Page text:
A rare case of chronic calcific pancreatitis with intrahepatic and splenic pseudocystsSanjib Kumar Das*, Ipsita Acharya, Jayashree Mohanty, Sasmita Parida & Basanta Manjari Swain
SCB Medical College, Cuttack, India
- Corresponding Author:
- Sanjib Kumar Das
SCB Medical College, Cuttack, India
E-mail: [email protected]
Pancreatic pseudocyst is a well-defined collection of fluid rich in pancreatic enzymes which occurs as a complication of pancreatitis. They are mostly located in the head and body of the pancreas while few are found in extra-pancreatic locations like mediastinum, liver, pelvis, pleura and spleen. However intrahepatic pseudocyst is a rare complication of pancreatitis with only 34 such cases being reported in English literature till the year 2009. Around 1 in 100 cases of pancreatic pseudocyst show extension into spleen.
chronic calcific pancreatitis • intrahepatic • splenic pseudocyst
A 41 year old Indian alcoholic male with a history of cholelithiasis presented with dull aching epigastric pain and mild abdominal distension. On physical examination, patient was found to have right upper quadrant and epigastric tenderness with hepatosplenomegaly. Laboratory investigations showed normal liver function with increased serum lipase.
We present a known case of gallstone disease with dull aching epigastric pain and abdominal distension, who on evaluation showed chronic calcific pancreatitis with intrahepatic and splenic pseudocyst.
On USG, two large cystic lesions were noted in the liver and spleen. Thinned out pancreatic parenchyma with dilated MPD containing multiple calculi were also visualized suggesting chronic calcific pancreatitis. Multiple gallbladder calculi were also seen.
Further evaluation on CT showed similar findings of chronic calcific pancreatitis with intrahepatic and splenic pseudocysts (FIGURES 1-5).
For confirmation, aspirate was obtained from the cystic lesions which showed very high levels of pancreatic enzymes.
Pancreatic pseudocyst is a well-known complication of acute and chronic pancreatitis where there occurs a collection of inflammatory exudates surrounded by a wall of fibrous or granulation tissue.
About 80% of the cases are located in the head and body of the pancreas while around 20% are found in extrapancreatic locations like mediastinum, liver, pelvis, pleura and spleen. However intrahepatic pseudocyst is a rare complication of pancreatitis with only 34 such cases being reported in English literature till the year 2009 [1,2]. Around 1 in 100 cases of pancreatic pseudocyst show extension into spleen .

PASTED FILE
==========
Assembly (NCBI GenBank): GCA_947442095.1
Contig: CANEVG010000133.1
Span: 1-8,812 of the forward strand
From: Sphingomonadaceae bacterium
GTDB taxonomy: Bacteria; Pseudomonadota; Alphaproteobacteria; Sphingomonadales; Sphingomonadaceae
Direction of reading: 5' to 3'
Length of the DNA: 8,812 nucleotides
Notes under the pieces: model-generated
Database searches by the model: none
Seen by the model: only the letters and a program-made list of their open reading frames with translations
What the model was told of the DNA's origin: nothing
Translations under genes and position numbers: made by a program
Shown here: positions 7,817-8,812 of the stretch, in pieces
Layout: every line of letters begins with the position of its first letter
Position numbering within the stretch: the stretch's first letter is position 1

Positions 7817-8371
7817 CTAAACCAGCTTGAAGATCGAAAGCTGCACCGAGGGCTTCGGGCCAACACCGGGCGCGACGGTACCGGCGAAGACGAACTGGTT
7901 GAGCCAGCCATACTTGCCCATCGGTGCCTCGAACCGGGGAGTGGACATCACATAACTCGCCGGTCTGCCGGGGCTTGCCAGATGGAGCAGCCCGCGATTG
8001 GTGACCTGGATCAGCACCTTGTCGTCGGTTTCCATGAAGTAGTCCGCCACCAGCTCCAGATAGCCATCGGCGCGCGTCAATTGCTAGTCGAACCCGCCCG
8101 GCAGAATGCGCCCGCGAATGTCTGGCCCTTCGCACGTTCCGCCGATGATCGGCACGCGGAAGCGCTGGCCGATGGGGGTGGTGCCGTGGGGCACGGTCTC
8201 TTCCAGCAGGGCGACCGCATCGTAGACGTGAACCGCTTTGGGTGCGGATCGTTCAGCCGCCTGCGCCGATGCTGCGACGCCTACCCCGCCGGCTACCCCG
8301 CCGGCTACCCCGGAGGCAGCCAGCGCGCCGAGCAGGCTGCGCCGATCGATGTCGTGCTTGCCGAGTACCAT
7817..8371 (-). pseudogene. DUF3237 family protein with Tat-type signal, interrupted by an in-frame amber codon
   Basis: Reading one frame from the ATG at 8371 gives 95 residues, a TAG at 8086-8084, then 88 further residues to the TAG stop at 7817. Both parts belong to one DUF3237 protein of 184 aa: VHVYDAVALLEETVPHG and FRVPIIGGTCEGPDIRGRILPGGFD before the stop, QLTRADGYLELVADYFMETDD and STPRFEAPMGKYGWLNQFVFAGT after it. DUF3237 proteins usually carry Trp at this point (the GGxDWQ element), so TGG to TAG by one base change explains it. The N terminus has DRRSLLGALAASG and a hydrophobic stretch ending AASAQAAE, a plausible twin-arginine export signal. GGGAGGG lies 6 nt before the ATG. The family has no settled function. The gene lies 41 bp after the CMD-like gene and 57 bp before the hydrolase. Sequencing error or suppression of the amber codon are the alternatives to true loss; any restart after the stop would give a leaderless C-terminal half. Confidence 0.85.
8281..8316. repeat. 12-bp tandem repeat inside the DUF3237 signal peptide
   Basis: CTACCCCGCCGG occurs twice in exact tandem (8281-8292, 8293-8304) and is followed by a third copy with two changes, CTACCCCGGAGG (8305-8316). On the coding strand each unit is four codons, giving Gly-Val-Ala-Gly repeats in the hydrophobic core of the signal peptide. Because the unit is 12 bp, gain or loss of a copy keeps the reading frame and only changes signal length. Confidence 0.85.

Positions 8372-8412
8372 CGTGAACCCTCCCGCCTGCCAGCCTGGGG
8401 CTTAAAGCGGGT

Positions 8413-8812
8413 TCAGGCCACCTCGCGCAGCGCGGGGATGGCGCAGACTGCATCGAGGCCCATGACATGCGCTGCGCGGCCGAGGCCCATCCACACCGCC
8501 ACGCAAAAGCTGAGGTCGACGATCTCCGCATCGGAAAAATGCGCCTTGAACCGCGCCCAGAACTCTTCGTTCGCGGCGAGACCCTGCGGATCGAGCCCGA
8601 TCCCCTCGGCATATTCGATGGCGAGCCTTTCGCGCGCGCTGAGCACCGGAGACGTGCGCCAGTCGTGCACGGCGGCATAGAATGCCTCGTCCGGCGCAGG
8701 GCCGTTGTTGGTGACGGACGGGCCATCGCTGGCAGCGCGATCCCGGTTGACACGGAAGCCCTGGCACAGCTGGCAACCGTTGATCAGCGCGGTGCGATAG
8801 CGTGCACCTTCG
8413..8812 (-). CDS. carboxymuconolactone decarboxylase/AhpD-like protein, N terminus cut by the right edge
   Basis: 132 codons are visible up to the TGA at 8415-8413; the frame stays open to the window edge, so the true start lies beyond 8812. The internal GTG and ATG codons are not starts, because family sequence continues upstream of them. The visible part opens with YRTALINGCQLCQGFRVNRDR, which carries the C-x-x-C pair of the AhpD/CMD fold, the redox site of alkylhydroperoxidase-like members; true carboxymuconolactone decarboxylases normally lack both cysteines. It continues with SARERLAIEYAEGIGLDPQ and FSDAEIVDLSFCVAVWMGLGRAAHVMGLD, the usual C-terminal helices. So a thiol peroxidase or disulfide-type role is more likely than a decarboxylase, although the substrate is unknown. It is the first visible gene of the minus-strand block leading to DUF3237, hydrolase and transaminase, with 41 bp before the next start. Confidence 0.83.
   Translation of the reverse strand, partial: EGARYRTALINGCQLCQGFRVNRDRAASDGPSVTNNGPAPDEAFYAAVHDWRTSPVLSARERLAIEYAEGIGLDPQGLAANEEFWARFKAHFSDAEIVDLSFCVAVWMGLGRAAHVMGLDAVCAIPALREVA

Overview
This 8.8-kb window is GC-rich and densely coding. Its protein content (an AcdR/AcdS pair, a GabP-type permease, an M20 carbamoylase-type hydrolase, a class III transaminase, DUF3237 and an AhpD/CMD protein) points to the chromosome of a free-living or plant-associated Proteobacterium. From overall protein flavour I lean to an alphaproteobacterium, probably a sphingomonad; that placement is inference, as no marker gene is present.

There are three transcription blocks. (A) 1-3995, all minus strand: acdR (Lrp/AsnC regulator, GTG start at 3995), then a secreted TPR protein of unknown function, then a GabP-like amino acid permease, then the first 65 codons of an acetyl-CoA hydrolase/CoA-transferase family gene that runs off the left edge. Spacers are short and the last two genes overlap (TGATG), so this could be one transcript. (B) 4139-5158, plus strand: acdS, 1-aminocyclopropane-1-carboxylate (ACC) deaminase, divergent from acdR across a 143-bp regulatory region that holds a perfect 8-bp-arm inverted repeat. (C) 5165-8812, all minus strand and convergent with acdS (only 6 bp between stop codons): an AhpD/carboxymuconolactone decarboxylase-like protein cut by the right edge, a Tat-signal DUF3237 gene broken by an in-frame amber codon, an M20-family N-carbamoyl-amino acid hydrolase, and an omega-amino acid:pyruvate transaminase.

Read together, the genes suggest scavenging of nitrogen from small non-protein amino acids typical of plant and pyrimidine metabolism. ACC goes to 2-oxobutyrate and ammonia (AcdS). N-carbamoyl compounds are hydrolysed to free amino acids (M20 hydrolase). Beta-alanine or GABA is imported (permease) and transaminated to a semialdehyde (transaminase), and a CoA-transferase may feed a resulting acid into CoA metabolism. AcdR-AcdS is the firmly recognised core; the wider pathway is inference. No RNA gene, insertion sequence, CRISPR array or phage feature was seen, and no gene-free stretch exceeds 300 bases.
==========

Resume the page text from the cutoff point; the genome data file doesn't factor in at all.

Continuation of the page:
Intrahepatic psudocysts have been postulated to occur by two basic pathophysiologic mechanisms. The first mechanism leading to development of subcapsular pseudocyst in left lobe of liver occurs due to accumulation of the pancreatic juice in the lesser sac, which then tracks along lesser omentum or gastrosplenic ligament into the liver. The second mechanism is associated with tracking of collection from the head of the pancreas along the hepatoduodenal ligament into the porta hepatis resulting in an intraparenchymal collection [1,4].
Several mechanisms have also been proposed underlying the formation of splenic pseudocyst. One of which involves tracking of pancreatic enzymes along the splenic hilar vessels. Other mechanisms include direct erosion of splenic capsule with isolated pseudocyst formation and due to pancreatitis of ectopic pancreatic tissue located in splenic parenchyma .
Clinically patient usually presents with abdominal pain, palpable abdominal lump, jaundice, fever and leucocytosis.
On Ultrasonography, features of acute or chronic pancreatitis can be detected along with a hypoechoic or anechoic collection with low level internal echoes which represents the pseudocyst.
On contrast-enhanced CT scan, pseudocyst appears as a well-defined round to oval hypodense collection with homogenous low internal attenuation surrounded by a welldefined enhancing wall. On evaluation with MR imaging, well-circumscribed unilocular lesion showing hypointensity on T1 weighted imaging and hyperintensity on T2 weighted imaging is detected. In addition MRI can better detect the vascular complications like pseudoaneurysm and venous thrombosis .
Most of the pancreatic pseudocysts resolve spontaneously without any specific treatment. However, drainage may be required when symptoms appear due to compression of adjacent organs appear or when complications like rupture, infection or bleeding arise [6,7].
No definite guidelines have been formulated for the treatment of intrahepatic pseudocysts. They can be drained surgically, percutaneously or by endoscopy . Small splenic cysts are managed conservatively and larger ones by endoscopic drainage, percutaneous catheter drainage or splenectomy .
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